Source: Pamela Kohler, et al., “Abstinence-Only and Comprehensive Sex Education and the Initiation of Sexual Activity and Teen Pregnancy,” SIECUS Analysis: This study adds to the growing body of research in support of a comprehensive approach to sexuality education.
First, it confirms that abstinence-only-until-marriage programs are not effective in changing young people’s sexual behavior or preventing negative outcomes such as teen pregnancy.
The other six programs evaluated are community-wide interventions and were reviewed for implementation and process analysis only. Key Findings: As of 2004, 11 states had made the results of evaluation of their state-wide abstinence-only-until-marriage programs available for review.This review summarizes the results from state-wide evaluations in Arizona, California, Florida, Iowa, Maryland, Minnesota, Oregon, Pennsylvania, and Washington.Description: Researchers used data from the National Longitudinal Study of Adolescent Health, a nationally representative study of students enrolled in grades 7–12 in 1995, to determine the impact of virginity pledges on young people’s sexual behavior. Description: Researchers used data from the National Longitudinal Study of Adolescent Health, a nationally representative study of students enrolled in grades 7–12 in 1995, to determine how virginity pledges impacted the rates of sexually transmitted diseases among young people who took them.Description: Researchers at the University of Washington set out to compare the sexual health risk of adolescents who have received various types of sexuality education.More importantly, however, it confirms that programs that teach young people about both abstinence and contraception/disease prevention are, in fact, effective.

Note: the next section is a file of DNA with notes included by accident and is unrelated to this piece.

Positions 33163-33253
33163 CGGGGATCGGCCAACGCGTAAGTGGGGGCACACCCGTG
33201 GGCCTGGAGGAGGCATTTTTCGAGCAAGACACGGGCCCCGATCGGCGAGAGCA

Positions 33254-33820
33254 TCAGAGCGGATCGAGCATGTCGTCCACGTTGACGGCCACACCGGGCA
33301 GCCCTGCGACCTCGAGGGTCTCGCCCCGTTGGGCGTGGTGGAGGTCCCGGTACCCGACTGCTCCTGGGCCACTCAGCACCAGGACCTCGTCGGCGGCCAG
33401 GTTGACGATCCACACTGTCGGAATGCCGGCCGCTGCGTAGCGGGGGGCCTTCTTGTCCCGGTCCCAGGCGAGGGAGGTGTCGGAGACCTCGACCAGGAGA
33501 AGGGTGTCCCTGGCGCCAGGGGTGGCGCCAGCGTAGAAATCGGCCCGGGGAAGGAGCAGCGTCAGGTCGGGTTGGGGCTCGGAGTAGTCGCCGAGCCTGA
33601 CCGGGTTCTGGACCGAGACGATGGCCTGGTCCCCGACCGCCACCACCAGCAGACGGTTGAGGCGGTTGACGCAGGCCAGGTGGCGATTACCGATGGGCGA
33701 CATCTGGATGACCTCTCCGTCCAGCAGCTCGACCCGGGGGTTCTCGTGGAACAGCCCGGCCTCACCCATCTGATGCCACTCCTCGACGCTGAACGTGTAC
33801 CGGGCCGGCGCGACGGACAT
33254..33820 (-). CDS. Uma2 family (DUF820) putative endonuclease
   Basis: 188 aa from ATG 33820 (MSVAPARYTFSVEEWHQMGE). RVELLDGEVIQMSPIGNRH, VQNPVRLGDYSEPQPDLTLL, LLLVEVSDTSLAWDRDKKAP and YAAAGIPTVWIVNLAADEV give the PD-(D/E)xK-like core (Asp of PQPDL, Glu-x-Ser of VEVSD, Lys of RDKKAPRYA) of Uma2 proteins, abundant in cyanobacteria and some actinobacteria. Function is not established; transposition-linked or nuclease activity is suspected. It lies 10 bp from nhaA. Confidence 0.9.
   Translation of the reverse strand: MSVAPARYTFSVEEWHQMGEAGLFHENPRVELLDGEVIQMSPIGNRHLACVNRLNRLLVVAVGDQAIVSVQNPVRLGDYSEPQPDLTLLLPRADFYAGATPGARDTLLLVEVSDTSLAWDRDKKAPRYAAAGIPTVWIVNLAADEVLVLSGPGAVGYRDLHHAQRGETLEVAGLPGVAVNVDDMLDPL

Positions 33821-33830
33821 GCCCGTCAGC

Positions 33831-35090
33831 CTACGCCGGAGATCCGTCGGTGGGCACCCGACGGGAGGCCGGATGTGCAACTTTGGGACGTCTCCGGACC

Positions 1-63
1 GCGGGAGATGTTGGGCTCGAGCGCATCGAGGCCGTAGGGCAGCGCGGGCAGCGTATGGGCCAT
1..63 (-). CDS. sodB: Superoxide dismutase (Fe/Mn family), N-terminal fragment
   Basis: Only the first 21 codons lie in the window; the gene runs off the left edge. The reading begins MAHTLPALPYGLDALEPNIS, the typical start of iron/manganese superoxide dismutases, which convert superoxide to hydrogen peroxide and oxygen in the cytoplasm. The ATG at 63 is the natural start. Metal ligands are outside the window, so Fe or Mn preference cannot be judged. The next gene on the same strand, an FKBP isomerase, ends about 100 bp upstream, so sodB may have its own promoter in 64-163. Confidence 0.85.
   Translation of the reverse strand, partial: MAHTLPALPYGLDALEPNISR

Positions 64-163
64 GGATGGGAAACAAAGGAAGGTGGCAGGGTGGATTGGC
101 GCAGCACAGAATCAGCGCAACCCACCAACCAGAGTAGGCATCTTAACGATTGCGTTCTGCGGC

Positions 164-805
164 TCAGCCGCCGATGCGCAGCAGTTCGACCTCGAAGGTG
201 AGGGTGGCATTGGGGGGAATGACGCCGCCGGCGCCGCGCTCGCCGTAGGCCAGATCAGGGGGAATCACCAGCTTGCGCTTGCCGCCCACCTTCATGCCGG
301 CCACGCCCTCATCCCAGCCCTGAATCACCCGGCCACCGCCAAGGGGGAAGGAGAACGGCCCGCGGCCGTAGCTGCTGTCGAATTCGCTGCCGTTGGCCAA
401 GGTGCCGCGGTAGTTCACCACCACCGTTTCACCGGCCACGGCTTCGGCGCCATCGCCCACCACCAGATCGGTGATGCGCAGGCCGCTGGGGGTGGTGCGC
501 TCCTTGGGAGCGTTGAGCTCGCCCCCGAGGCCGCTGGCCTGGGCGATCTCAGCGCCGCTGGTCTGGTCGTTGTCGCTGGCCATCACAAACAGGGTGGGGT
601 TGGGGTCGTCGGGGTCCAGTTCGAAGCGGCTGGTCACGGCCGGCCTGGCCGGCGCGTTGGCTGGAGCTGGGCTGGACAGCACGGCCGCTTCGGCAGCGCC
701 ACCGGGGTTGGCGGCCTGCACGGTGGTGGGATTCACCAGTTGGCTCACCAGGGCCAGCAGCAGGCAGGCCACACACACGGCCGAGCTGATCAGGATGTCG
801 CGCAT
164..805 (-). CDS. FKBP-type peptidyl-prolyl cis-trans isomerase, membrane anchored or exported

In particular, the authors found that receiving information about birth control in formal sex education was associated with a 50% lower risk of teen pregnancy when compared to receiving information only on abstinence.And, though we know little about the abstinence-only programs that these students were exposed to, we do know that they withheld information about contraception and we know that this approach has failed to reduce sexual activity, teen pregnancy, or STDs.The stated goals of federally funded abstinence-only-until-marriage programs are to delay sexual activity and prevent teen pregnancy and, yet, this research shows again that programs that discuss birth control as well as abstinence do a better job at both of these tasks.In addition, virginity pledges, a cornerstone of many of these programs, have been shown to be ineffective at best and possibly harmful.As abstinence-only-until-marriage programs have gained popularity many new curricula and resources have been created.Key Findings: Although they were once the sole province of religious organizations, many secular groups and schools now host events where students sign “virginity pledges” as a way to promote pre-marital abstinence.